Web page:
9. Ms Basharat submitted that the appeal was allowed under two grounds, the Charter and also Article 8. She submitted that the Charter reference was only part of the reason for the appeal being allowed, so if it was an error of law that was not material as the appeal was allowed under Article 8 in any event. Ms Basharat accepted that the claimant could not meet the Immigration Rules. In response to a question I asked regarding proportionality she submitted that at paragraph 19 of the First-tier Tribunal decision the judge has carried out an appropriate proportionality exercise. She submitted that the grounds of appeal do not raise criticism of the proportionality exercise.
10. With regard to the EU charter issue the First-tier Tribunal Judge set out:
14?The appellant's son is an EU citizen. The EU Charter of Fundamental Rights and in particular Article 24(3) of the Charter which bears the title 'the rights of the child' stipulates:-
'Every child shall have the right to maintain on a regular basis a personal relationship and direct contact with both his or her parents, unless that is contrary to his or her interests.'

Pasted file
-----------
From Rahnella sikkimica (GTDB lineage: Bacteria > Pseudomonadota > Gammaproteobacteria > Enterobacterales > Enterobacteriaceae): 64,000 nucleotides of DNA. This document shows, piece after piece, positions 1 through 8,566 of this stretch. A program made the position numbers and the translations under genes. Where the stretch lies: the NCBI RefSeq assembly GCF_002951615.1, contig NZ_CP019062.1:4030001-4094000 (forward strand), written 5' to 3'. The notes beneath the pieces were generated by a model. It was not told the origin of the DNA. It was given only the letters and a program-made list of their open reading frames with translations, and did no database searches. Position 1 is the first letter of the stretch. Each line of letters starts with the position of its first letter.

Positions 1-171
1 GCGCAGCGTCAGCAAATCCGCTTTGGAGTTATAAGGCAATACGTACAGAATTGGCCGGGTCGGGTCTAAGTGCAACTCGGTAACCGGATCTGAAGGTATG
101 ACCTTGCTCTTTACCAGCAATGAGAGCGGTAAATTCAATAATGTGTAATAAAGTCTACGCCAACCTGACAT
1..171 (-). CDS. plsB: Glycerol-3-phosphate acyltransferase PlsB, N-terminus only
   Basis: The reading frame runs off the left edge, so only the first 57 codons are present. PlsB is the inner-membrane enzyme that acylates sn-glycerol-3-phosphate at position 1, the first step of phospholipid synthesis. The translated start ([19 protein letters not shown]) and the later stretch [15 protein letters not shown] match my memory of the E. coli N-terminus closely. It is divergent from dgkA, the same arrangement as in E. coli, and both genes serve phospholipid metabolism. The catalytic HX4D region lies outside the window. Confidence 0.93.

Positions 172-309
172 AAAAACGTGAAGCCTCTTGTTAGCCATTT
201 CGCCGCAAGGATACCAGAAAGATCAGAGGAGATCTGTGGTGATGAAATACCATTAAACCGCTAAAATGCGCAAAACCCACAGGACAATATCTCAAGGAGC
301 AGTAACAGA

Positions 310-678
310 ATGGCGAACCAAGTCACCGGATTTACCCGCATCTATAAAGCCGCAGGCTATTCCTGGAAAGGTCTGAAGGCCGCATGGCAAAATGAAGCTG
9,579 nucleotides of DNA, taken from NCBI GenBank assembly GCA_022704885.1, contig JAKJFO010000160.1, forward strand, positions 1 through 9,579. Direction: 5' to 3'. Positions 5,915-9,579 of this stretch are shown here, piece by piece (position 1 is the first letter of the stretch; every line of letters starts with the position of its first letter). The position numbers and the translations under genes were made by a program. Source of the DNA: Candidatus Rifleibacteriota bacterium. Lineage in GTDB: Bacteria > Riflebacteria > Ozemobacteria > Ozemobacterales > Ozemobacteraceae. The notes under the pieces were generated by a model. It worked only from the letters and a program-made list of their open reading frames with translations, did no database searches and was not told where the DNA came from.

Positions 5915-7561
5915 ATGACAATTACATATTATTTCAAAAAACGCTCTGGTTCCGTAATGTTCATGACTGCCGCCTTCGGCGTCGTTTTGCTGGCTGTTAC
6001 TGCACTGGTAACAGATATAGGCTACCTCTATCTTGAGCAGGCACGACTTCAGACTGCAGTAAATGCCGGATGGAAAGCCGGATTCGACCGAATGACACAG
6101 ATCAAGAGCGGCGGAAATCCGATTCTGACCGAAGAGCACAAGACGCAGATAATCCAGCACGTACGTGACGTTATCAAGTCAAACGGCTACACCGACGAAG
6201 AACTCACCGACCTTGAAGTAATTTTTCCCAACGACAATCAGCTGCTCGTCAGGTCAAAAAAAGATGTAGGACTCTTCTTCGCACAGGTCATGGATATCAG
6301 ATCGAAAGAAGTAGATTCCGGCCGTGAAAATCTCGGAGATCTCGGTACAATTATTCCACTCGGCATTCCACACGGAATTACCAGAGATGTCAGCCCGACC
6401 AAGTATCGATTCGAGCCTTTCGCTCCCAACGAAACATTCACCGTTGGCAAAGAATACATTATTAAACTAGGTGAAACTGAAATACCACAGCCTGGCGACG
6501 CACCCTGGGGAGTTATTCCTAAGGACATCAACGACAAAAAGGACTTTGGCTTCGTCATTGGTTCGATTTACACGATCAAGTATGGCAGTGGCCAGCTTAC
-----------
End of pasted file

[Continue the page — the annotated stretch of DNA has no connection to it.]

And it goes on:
15. The Honourable Mr Justice McCloskey, President of the Upper Tribunal, states in Abdul that he is of the opinion that Article 24(3) creates a freestanding right interconnecting with the concept of the 'best interests' right.
16. Regardless of whether the foundation upon Article 24(3) of the Charter is a freestanding right which would justify the granting of the appeal or whether that would trigger justification for consideration of the appellant's Article 8 rights on a standalone basis, aside from the Immigration Rules, may make no odds. However on the basis of the appellant's child's best interests, having regard to the fact he is a British citizen, this does seem to me reasonable to trigger a consideration of the appellant's Article 8 rights at large.
17. Looking at all the relevant facts and circumstances in the round, there does not appear to me to be any persuasive public interest arguments against granting the appeal.
18. The preservation of the appellant's son's Charter rights require him to be admitted to the United Kingdom in my view. There is no evidence to suggest this would not be the correct thing to do to enable him to exercise his rights as a British citizen.